“So many mistakes were made (in the run-up to the war). See, there was something I think could have been negotiated, to be honest with you,” Trump said. “I think you could have negotiated that.”
Lincoln’s failure to match wits with the secessionists would not have been repeated by Trump, is the Trump opinion on the Civil War. A man who could nearly operate a few casinos in New Jersey before declaring bankruptcy could have avoided the Nation’s quarrel over slavery with the sheer force of his business acumen. Trump also suggested that Lincoln would not have the same historical cachet “if he negotiated it.”
So, Lincoln staged the conflict for the free publicity, in the mind of Trump. That is why Trump would have done it, of course, and ascribing our own motivations to our rivals, even historical ones, is a common human error. It’s all the more surprising, then, that there are so many parallels between the public statements of Trump and of Lincoln. Consider this:
LINCOLN: "With malice toward none, with charity for all, with firmness in the right as God gives us to see the right, let us strive on to finish the work we are in.”
TRUMP: “You should all stay in those voting booths. You should stay there and watch it. If you see bags of crap coming into the voting areas, you’ve got to stop it.”
The sentiments expressed here are almost identical, especially if Lincoln had used “bags of crap” instead of “None” and “All.” “"With malice toward these bags of crap, with charity for all these bags of crap” etc., Lincoln could have approached the eloquence of Trump, and burnished his place in history. But the guy on the five-dollar-bill hid behind indefinite pronouns.
LINCOLN: “If we do our duty we shall succeed in the congressional election, but if we relax an iota, we shall be beaten.”
TRUMP: “RIGGED AND STOLEN!”
Again, the neutral observer is struck by the ability of Trump to cut to the chase instead of concealing his message in lofty rhetoric. Did Lincoln really deserve to have a whole car division at Ford Motors named after him, one wonders?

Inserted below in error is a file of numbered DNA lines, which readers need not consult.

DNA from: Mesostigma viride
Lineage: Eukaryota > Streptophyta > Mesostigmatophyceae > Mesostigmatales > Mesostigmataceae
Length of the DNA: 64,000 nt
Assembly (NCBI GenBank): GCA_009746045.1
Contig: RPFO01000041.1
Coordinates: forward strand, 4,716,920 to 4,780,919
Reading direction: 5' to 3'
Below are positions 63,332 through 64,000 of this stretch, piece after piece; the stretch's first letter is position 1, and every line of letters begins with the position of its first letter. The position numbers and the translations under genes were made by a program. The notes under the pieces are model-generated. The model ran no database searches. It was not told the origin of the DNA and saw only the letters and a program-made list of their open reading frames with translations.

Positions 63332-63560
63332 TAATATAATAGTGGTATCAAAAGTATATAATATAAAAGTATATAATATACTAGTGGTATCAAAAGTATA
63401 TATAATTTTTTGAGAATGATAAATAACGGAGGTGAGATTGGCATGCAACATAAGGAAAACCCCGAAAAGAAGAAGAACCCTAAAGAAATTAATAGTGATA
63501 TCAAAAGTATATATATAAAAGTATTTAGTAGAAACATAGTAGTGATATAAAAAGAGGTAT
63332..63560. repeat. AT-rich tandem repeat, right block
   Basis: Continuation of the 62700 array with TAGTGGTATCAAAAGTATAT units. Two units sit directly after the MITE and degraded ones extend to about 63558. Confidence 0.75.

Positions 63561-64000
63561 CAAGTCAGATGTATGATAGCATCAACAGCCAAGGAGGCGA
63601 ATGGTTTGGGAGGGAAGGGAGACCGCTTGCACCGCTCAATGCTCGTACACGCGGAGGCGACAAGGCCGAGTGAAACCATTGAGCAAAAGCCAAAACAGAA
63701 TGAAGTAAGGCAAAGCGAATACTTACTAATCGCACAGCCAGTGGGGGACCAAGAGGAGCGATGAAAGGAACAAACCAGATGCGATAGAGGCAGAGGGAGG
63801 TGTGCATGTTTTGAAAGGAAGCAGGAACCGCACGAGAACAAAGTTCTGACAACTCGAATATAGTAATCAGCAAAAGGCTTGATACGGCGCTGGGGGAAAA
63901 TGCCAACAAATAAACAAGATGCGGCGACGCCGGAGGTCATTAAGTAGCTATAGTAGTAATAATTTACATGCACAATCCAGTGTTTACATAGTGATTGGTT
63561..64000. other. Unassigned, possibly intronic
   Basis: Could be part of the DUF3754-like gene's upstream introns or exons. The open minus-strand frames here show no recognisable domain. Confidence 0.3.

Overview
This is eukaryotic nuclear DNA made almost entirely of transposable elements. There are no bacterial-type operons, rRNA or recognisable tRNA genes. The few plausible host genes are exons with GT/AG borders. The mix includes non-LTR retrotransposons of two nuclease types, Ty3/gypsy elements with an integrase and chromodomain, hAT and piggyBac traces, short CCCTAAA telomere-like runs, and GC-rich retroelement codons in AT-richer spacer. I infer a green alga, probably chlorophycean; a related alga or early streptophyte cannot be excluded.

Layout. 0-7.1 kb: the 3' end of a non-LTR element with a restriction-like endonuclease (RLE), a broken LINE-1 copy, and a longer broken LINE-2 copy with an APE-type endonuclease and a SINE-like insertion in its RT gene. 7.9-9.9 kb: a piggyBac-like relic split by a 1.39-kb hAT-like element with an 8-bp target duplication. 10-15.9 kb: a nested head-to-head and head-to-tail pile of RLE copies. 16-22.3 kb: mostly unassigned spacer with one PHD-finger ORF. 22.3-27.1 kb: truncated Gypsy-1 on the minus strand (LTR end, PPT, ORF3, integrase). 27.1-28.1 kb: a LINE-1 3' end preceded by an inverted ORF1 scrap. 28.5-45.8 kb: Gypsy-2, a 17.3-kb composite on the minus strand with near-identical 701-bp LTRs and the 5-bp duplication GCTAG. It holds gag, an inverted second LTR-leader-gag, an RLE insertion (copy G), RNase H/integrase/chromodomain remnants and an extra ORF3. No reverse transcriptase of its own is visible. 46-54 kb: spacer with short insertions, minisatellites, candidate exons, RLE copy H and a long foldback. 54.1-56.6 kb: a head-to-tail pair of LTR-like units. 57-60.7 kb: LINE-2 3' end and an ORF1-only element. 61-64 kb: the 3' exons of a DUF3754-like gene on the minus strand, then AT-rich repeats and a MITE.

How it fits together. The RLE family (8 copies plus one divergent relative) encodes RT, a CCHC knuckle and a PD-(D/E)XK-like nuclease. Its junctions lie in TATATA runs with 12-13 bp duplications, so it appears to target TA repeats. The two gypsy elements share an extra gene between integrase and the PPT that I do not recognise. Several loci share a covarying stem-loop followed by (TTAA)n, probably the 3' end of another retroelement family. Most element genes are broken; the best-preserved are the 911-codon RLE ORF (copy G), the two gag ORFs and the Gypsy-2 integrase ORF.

LINCOLN: “To the support of the Constitution and Laws, let every American pledge his life, his property, and his sacred honor.”
TRUMP: “A Massive Fraud of this type and magnitude allows for the termination of all rules, regulations, and articles, even those found in the Constitution.”
At first glance, these statements imply entirely different understandings of the Constitution by Trump and Lincoln. At second glance, they do as well. At third look…well, you get the picture. Just a couple more quotes by both men, which I will refrain from remarking on:
LINCOLN: “I never despair of sustaining myself before the people upon any measure that will stand a full investigation.”
TRUMP: “WITCH HUNT!
LINCOLN: “It is an old and a true maxim, that a "drop of honey catches more flies than a gallon of gall.'' So with men. If you would win a man to your cause, first convince him that you are his sincere friend.”
LINCOLN: “But, in a larger sense, we can not dedicate -- we can not consecrate -- we can not hallow -- this ground. The brave men, living and dead, who struggled here, have consecrated it, far above our poor power to add or detract.”
It is the historians that will judge the relative Presidencies of Lincoln and Trump, of course, and no doubt they are booting up their word processors with gleeful anticipation at the work ahead. Mr. I Have a Monument vs. Mr. I Have a Golf Course in New Jersey And One in Scotland, too? It is bound to be a controversy that echoes down the ages.
To which Lincoln already belongs. And so, hopefully very soon, will Trump.